Check your students’ understanding of acids and alkalis using this lesson plan with downloadable activities for 11–14 year olds

A concept cartoon, in which different strategies for dealing with an acid spill are explored, helps students to focus their thinking and discussion about acids and alkalis.

The cartoon is designed to check on the following concepts and misconceptions:

  • The difference between neutralising and diluting when water is added to an acid.
  • The idea that alkalis such as antacids somehow ‘break down’ acids.
  • The idea that an indicator reacts with and therefore uses up an acid.
  • The idea that an alkali such as sodium hydroxide will react with an acid to make it neutral.
  • The addition of excess alkali to an acid produces a solution that is also hazardous.

This lesson plan is the second part of a two-part series. For the first lesson, see Acids and alkalis: using concept maps.

Learning objectives

Students will understand:

  • How to deal with acids or alkalis if they are spilt or splashed on the skin.
  • That adding water to an acid or alkali solution dilutes it and makes it less hazardous.
  • That a neutral solution can be obtained by adding an acid to an alkali.

Sequence of activities


  1. Show a newspaper report of an acid spillage from a road tanker.
  2. Simulate an acid spill using, for example, 1 mol dm-3 hydrochloric acid.
  3. Describe the lesson objectives.

Health, safety and technical notes

Read our standard health and safety guidance.

Concept cartoon: stage 1

  1. Give each student a copy of the ’Concept cartoon’ and a ’Response sheet’.
  2. Circulate and support with prompts while students:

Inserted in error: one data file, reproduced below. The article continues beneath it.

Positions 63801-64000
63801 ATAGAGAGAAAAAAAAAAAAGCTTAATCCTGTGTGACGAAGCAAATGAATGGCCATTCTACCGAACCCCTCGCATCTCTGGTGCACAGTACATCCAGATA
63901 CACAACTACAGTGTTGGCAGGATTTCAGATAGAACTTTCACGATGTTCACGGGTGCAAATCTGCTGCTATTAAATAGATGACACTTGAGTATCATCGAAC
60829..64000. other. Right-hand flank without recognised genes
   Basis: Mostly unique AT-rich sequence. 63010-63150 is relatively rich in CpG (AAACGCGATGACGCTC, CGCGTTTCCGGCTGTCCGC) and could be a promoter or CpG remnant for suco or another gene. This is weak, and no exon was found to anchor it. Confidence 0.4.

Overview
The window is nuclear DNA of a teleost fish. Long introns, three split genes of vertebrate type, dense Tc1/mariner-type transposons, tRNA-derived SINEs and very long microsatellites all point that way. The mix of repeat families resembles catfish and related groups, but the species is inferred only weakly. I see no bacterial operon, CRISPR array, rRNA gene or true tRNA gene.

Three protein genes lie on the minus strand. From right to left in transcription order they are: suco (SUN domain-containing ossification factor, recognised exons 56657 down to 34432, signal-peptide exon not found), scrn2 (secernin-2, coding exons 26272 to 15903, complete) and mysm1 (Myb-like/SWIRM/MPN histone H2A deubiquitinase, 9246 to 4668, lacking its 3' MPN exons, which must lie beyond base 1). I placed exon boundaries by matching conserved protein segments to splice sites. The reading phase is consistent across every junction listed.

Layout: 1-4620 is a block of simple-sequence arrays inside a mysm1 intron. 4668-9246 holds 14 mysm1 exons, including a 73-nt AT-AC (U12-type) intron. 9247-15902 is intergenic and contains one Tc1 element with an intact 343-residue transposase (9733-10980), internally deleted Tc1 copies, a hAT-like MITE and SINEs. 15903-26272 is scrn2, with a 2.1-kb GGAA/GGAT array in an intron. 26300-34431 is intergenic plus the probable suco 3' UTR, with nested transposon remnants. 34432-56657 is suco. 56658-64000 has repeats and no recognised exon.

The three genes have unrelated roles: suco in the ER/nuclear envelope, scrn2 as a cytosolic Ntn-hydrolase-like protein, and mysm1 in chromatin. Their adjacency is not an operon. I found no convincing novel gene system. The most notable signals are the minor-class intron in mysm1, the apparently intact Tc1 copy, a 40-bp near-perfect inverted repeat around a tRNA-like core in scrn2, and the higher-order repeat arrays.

• Work individually.
    • Read the four suggestions about how to deal with an acid spill.
    • Comment on the ideas on the ’Response sheet’ (including challenging the points made and adding anything they think necessary to the suggestions).

Concept cartoon: stage 2

Arrange students in groups of three. Ask them to:

  • Compare what they have written with the other two in the group and agree a group response (allowing minority views).
  • Select a spokesperson.


In a plenary, ask:

  • Each spokesperson to comment on the four suggestions.
  • Other groups to add to the comments made.


  1. Circulate and support with prompts while students:
    • Work individually.
    • Annotate their response in the light of the whole-class discussion.
  2. Next, continue to circulate and support with prompts while students:
    • Work in their group.
    • Identify those ideas about which they were uncertain.
  3. Use ‘thumbs up’ to gain a whole-class view about what they found difficult.
  4. Circulate and support with prompts while students:
    1. Work individually.
    2. Identify which ideas they found most difficult.
    3. Write, on the back of the ’Response sheet’, how they are going to work on these points.
    4. Hand in the sheet.


Give individual written feedback on the responses and reflections. As well as acknowledging achievement, provide comments that lead the students to recognise their next steps and how to take them.


By working from their own understanding and thinking about other students’ ideas on dilution and neutralisation, a student is more likely to grasp the key messages. Students themselves identify their weaknesses. The teacher gains a clear picture of the level of individual understanding and that of the class as a whole.

Either of the suggested stimuli leads naturally to the objectives.

Specific feedback on the comments the students write on their sheets, is another useful feature of this approach.